Why the Google IPO Might Stay Exotic - An Experimental Analysis of Offering Mechanisms
43 Pages Posted: 27 Jul 2007
Date Written: September 2007
Despite their theoretical efficiency in selling shares to the public, auctions are not the preferred mechanisms of issuers in Initial Public Offerings (IPOs). Chemmanur and Liu (2006) [WP] and Sherman (2005) [JFE 78, 615-649] provide a rational explanation for this "IPO auction puzzle" based on the notion that issuers are not only interested in maximizing the offering proceeds, but also care about the secondary market price and thus try to induce many investors to produce information about the IPO. In this paper, we report an experimental study that was set up to test the mechanisms underlying this reasoning. Our findings strongly support the theoretical argument. If the issuer has some discretion in setting the offering price (as with bookbuilding or fixed-price offerings), he can maintain investors' propensity to produce information by appropriately adjusting the offering price even if information costs are high. In auctions, however, high information costs inevitably result in a low propensity to produce information. This is a consequence of investors' competitive bidding behavior which prevents them from recovering the costs of information production. Our results provide experimental support for the theoretical argument that an auction is not the preferable offering mechanism for young and risky IPO firms since the costs of producing information about such firms are high, but there is also a strong need to generate information.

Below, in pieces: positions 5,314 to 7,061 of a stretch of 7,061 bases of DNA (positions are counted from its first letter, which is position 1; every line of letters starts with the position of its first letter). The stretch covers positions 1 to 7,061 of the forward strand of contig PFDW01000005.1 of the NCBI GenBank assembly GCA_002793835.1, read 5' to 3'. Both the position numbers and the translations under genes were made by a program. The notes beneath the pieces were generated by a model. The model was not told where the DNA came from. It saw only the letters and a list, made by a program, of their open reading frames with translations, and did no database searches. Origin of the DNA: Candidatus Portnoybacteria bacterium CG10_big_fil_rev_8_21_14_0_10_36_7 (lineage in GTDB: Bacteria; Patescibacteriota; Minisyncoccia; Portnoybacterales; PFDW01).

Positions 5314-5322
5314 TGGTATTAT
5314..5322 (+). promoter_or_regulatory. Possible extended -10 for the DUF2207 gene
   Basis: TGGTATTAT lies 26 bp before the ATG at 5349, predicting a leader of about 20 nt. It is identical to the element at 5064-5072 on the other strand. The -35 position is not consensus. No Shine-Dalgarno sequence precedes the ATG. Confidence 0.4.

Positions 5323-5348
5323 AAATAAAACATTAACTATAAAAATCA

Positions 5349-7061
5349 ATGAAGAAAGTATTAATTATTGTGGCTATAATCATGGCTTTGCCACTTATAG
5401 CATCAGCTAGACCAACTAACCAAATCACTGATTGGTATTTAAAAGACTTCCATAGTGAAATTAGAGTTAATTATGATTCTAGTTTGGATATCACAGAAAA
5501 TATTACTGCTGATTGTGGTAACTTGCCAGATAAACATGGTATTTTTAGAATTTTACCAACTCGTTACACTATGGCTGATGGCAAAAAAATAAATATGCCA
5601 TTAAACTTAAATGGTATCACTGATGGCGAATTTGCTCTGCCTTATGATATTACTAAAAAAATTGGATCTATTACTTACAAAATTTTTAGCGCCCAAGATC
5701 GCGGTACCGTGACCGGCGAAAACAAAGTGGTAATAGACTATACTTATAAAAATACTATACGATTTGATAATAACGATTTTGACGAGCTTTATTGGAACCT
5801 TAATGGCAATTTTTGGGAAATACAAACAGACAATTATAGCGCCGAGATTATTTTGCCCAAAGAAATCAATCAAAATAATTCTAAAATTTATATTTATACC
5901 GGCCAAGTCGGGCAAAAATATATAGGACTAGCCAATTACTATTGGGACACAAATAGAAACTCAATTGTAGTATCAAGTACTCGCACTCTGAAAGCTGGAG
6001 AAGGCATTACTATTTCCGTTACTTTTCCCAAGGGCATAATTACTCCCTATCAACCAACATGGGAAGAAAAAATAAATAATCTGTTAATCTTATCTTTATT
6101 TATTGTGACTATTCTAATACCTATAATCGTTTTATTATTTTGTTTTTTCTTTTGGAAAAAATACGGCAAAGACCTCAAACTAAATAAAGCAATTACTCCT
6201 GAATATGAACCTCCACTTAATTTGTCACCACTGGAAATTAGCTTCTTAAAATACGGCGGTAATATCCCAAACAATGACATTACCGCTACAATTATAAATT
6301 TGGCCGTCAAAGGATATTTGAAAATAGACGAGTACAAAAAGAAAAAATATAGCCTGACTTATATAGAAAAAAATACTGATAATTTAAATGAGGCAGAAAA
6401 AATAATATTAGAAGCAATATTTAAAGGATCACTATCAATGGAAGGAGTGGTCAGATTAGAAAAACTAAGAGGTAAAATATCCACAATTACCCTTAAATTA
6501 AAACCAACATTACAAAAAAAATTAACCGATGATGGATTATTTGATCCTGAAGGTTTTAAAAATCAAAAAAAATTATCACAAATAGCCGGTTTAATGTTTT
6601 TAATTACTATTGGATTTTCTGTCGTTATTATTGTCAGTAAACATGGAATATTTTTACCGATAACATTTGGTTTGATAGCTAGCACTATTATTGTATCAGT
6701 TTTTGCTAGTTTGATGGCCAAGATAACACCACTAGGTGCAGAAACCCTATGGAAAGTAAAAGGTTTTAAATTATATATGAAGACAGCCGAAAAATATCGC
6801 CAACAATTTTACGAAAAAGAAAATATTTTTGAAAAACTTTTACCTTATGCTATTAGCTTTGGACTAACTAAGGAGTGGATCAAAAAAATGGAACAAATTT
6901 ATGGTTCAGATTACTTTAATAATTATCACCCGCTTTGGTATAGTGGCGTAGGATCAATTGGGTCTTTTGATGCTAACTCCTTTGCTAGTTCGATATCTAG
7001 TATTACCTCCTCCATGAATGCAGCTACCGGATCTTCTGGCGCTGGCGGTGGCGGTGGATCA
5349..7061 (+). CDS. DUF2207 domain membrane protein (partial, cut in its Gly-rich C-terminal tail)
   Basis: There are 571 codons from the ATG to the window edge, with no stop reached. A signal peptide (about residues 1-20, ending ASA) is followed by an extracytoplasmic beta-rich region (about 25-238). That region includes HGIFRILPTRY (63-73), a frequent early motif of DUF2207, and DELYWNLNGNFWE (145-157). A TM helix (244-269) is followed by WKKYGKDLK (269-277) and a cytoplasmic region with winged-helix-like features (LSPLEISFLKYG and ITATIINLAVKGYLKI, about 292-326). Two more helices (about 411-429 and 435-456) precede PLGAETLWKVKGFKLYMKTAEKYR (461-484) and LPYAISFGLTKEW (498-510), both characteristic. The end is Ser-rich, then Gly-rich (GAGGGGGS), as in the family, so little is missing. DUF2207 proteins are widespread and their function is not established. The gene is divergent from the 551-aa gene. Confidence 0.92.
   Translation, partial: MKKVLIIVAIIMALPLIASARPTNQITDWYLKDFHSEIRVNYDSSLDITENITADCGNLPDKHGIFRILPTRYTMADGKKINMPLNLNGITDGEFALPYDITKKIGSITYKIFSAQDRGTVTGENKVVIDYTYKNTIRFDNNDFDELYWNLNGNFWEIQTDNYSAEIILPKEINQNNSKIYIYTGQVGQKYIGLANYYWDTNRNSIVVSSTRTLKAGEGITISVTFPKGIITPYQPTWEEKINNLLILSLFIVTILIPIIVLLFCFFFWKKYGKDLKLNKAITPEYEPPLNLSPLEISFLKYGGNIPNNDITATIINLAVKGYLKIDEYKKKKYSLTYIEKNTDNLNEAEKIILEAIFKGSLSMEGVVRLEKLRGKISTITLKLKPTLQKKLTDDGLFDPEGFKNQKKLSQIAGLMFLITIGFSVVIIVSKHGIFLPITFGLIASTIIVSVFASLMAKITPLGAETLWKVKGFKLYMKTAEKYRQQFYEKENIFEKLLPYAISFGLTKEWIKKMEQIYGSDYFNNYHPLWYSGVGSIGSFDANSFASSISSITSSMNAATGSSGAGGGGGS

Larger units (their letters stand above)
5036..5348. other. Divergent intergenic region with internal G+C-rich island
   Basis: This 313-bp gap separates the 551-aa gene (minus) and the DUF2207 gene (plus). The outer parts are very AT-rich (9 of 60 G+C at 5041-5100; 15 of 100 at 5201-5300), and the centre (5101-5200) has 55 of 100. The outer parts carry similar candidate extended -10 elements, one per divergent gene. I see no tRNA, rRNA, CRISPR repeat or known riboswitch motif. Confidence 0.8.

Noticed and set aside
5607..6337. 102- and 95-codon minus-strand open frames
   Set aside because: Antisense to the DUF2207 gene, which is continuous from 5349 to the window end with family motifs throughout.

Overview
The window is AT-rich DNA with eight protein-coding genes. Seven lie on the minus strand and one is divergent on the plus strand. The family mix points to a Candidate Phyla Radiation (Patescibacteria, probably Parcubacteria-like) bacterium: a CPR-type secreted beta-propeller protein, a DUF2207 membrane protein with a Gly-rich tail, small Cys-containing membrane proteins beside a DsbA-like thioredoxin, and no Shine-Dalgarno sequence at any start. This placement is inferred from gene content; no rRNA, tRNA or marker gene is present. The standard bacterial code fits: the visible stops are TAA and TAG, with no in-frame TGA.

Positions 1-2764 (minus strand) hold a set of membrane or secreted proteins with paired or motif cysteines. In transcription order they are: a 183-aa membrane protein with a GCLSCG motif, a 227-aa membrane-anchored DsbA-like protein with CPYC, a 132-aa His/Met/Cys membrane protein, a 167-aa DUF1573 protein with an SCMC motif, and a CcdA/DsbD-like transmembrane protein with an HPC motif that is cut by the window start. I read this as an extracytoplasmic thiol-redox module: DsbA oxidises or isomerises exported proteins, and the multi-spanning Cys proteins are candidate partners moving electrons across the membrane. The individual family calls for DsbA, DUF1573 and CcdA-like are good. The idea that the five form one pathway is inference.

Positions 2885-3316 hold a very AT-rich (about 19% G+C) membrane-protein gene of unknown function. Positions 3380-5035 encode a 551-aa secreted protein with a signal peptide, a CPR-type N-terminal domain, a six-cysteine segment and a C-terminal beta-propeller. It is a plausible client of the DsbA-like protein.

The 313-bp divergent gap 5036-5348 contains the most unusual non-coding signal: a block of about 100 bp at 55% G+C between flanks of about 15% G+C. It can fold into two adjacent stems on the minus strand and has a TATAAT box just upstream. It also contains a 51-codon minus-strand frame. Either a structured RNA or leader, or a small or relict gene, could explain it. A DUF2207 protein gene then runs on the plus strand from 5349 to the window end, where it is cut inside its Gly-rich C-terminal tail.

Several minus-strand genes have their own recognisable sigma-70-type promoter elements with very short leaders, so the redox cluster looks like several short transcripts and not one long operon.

Keywords: Initial Public Offerings, offering mechanisms, IPO auctions, fixed-price offerings, coordination, endogenous entry, experimental finance
JEL Classification: C72, D84, G24, G32
Suggested Citation: Suggested Citation